Why South Africa makes sense for the Indian travellers? Cricketer Jonty Rhodes tells Nishiraj A Baruah
South Africa makes sense to the Indian traveller and India makes sense to him. That’s what legendary South African crickter Jonathan Neil “Jonty” Rhodes told me recently when I met him in Durban. Author of the recently launched book My Travel Escapades in South Africa, he promptly cites statistics to drive home his point: According to the latest arrival figures, South Africa received 106,774 Indian tourists last year. This is an increase of 18.2% to the corresponding period last year. “This shows Indian are increasingly putting the Rainbow Nation in their holiday itinerary,” he justifies. And why not? After all, as the brand ambassador of South Africa Tourism Board, he is doing a thorough job of telling the world how good his country is. “From the country’s magnificent wildlife, iconic beaches, adrenaline pumping adventure activities, to its world-class cities, shopping, nightlife, food & wine, my country has it all. Be it Cape Town or vibrant Johannesburg, there’s something for everybody,” he says, adding that the greatest thing is the ease of travel. “In Mumbai, if I am driving for three hours, I am still in the city. In South Africa, I can go from coast to mountains in three hours. It is a country with first world infrastructure,” says the fielding coach for IPL Team Mumbai Indians.
Rhodes admits that he is not a big city guy – he is from Pietermaritzburg, a laid back small town, where his parents still live. Yes, it’s the same town where Gandhi was thrown off from a train for boarding a first class compartment. So, big cities like Johannesburg do not fascinate him at all. “Rather I like Cape Town where I live for its nice and relaxed atmosphere. One of my favourite ways to enjoy my country is to stay in a luxury tent in a game reserve. The lovely Table Mountain region and the Kruger Park area are also my favourites,” he tells me in an one-on-one interview.
South Africa is best seen by road. But Rhodes tells you to skip the bus. “Hire a car and enjoy the great scenery at your own pace. I highly recommend the route from Cape Town to Port Elizabeth that entails a drive of a thousand kilometer,” he says. Also in South Africa, unlike in Europe, people don’t mind talking loudly. “I say this because Indians come in large groups and are a chatty lot. Shout and make noise and nobody will mind. Our tradition, in fact, is that we talk loud. And that’s because, if you speak too softly, people might think you are badmouthing them,” he explains. However, he warns that there is crime in some parts of South Africa. So “don’t wander into areas that your hotel concierge warn you about”.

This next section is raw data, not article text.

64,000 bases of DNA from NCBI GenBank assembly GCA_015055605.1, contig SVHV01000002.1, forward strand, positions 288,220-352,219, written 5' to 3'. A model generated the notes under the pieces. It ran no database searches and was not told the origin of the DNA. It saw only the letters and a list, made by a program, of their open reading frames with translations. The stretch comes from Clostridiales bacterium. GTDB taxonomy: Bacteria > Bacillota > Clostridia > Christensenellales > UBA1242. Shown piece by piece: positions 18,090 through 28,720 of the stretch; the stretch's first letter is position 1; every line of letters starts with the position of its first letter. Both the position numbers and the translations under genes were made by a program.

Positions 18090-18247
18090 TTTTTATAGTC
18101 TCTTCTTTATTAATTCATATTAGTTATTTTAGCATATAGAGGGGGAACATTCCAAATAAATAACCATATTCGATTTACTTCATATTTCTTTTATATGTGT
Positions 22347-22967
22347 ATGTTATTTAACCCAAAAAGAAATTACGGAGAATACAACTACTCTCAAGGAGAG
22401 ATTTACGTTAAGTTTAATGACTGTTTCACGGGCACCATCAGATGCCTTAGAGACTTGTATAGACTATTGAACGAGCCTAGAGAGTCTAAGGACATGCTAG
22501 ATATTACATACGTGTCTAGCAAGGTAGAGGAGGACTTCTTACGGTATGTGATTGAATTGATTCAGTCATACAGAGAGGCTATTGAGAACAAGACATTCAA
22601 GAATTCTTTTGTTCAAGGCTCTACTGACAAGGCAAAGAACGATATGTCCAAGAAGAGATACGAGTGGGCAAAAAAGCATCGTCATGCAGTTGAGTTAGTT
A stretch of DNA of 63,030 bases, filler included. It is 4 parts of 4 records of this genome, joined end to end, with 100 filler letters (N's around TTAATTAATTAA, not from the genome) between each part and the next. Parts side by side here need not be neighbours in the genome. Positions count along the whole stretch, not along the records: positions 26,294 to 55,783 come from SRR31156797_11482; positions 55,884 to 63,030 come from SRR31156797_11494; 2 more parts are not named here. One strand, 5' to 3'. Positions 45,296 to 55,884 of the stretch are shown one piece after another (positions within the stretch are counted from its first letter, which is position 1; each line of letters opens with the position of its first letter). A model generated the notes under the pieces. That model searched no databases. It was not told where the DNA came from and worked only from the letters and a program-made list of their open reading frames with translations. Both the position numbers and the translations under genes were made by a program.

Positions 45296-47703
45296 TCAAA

Over the years, Rhodes has realised that it’s very important to travel with a sensitive companion. In all his travels, he has been accompanied by his fiancé Caroline. “I always get a new perspective when I travel with her. She is a passionate traveller with a good eye for spotting things. She makes me see things that I often fail to see,” he says. He has another word of advice: “Never be a slave to the camera. If you are going click, click, click the moment you arrive at a place, you lose out on the essence of the place. Be aware of the surroundings first.”
When Rhodes was playing active cricket (between 1992 and 2003), he never had a chance to ‘do’ the place he visited. It was always the airport-hotel-stadium routine. But now he has the time and has been to several countries. “New Zealand is one of the countries I really loved for its beautiful landscapes and many adventure sports – I have done sky diving and bungee jumping there. But the one country I would really like to visit is China. I am very keen to know its people and culture.”
As for India, he has been here a hundred times. With Caroline, he has been houseboating in Kerala and skiing and snowboarding in Gulmarg. Sure he is the right person to provide some advice to first timers in India. “Well, don’t get scared by its food. Try the sweet and syrupy gulab jamuns particularly. And yes, don’t be perturbed by the fact that it has a billion people. And if your are adventurous, ride a Royal Enfield to Ladakh” he says.
That’s what he intends to do soon. And who will ride pillion? “Caroline, of course,” he signs off.
(The writer is the Managing Editor of Shubh Yatra, the inflight magazine of Air India. Email: firstname.lastname@example.org)